Justice Sandra Day O'Connor, the first woman ever to serve on the U.S. Supreme Court and a key swing vote on issues such as abortion and the death penalty, announced her retirement Friday, setting up what could be a bruising Senate confirmation battle over her replacement.
"It has been a great privilege indeed to have served as a member of the court for 24 terms," the 75-year-old justice wrote President Bush in a one-paragraph resignation letter. "I will leave it with enormous respect for the integrity of the court and its role under our constitutional structure."
In a separate one-sentence statement, O'Connor cited her age and said she "needs to spend time" with her family. She and her husband, John, a former classmate at Stanford, have three sons.
President Bush, in a brief statement at the White House, praised O'Connor as "a discerning and conscientious judge and a public servant of complete integrity."
He offered no hints about a possible replacement but said he would make his choice in a "timely manner" so there can be a Senate vote before the next court term begins in October.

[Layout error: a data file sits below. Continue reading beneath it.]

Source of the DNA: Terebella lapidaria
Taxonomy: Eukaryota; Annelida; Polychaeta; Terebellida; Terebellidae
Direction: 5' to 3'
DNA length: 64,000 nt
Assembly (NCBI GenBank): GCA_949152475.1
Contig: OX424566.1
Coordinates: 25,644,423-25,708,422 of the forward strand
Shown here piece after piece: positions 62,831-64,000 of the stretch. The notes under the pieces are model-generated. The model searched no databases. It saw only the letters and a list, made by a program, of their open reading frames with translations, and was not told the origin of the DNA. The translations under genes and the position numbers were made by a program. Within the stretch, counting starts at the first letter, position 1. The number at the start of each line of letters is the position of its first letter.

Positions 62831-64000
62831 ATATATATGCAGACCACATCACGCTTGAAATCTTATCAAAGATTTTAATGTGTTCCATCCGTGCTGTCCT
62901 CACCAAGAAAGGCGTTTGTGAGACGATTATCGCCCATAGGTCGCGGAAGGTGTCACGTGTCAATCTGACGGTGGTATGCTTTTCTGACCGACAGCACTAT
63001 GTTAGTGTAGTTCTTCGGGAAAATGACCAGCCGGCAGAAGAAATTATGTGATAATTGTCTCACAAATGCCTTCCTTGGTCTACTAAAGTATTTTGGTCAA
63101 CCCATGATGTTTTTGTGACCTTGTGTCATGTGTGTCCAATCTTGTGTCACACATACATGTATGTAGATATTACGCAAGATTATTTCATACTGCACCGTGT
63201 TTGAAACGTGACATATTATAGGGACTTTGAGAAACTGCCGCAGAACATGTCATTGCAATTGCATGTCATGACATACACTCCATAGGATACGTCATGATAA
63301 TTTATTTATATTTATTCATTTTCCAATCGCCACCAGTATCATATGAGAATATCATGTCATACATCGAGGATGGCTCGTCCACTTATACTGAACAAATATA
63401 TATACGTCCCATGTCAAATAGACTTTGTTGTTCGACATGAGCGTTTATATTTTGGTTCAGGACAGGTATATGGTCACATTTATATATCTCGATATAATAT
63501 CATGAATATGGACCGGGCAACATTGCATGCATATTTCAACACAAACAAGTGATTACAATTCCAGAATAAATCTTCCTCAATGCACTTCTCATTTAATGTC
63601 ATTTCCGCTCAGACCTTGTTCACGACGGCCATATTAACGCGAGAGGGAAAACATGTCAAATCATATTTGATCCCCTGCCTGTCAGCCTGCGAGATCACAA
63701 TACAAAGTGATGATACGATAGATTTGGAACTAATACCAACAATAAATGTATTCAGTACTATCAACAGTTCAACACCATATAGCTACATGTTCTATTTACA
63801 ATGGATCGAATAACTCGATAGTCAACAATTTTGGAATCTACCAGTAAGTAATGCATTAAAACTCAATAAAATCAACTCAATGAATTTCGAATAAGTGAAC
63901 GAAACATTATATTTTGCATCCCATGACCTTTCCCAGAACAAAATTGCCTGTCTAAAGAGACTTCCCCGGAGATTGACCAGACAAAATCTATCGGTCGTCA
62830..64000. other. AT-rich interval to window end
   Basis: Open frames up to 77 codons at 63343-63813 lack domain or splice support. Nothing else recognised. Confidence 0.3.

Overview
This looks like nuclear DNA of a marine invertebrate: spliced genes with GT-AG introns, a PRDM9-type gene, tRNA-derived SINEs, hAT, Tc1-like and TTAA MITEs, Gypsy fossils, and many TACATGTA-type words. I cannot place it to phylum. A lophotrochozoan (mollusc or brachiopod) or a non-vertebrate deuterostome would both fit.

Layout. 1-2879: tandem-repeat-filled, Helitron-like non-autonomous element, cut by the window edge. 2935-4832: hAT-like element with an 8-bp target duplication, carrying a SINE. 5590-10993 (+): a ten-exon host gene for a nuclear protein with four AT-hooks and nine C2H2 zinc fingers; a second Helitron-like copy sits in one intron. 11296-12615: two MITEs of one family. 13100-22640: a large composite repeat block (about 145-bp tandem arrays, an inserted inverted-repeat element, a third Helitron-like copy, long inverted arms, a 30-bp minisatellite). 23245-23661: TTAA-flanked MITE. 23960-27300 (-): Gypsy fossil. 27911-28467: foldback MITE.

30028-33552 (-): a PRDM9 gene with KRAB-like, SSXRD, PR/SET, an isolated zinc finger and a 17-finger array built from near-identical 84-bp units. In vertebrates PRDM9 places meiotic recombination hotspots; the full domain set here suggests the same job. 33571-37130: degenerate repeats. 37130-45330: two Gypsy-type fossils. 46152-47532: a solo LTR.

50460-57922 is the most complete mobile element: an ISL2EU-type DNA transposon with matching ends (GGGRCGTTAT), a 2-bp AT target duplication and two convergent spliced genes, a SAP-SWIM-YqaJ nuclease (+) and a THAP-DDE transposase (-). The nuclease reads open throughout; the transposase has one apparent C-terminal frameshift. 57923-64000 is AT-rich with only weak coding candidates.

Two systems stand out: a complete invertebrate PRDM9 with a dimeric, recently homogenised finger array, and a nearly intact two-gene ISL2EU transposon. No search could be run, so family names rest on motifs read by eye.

The White House said later that the president will not decide on a nominee before he returns from Europe on July 8.
The surprise announcement from O'Connor came amid widespread speculation that ailing Chief Justice William H. Rehnquist would step down. The 80-year-old Rehnquist has thyroid cancer and was absent from the bench during much of the court's just-completed session.
Rehnquist has offered no public clue as to his plans.
It's been 11 years since the last opening on the court, one of the longest uninterrupted stretches in history. O'Connor's decision gives Mr. Bush his first opportunity to appoint a justice and could lead to a nasty confirmation fight for the person he nominates.
"This is an earth shaker," said CBS News Correspondent Jim Stewart.
"This is the fight this town has been bracing for for a long time," Stewart said. "You can expect a major fight."
CBS News Legal Analyst Andrew Cohen said O'Connor's departure is "far more significant" than the conservative Rehnquist's would have been.
"She was the pivotal 'swing' vote on many of the most contentious issues of the day, from affirmative action to abortion rights, from campaign-finance reform to federal disability access law, from gay rights to the death penalty," said Cohen.
"Because of her centrist role on the court, she alone is probably more responsible for the laws and rules that govern more Americans than any other living citizen," he said.
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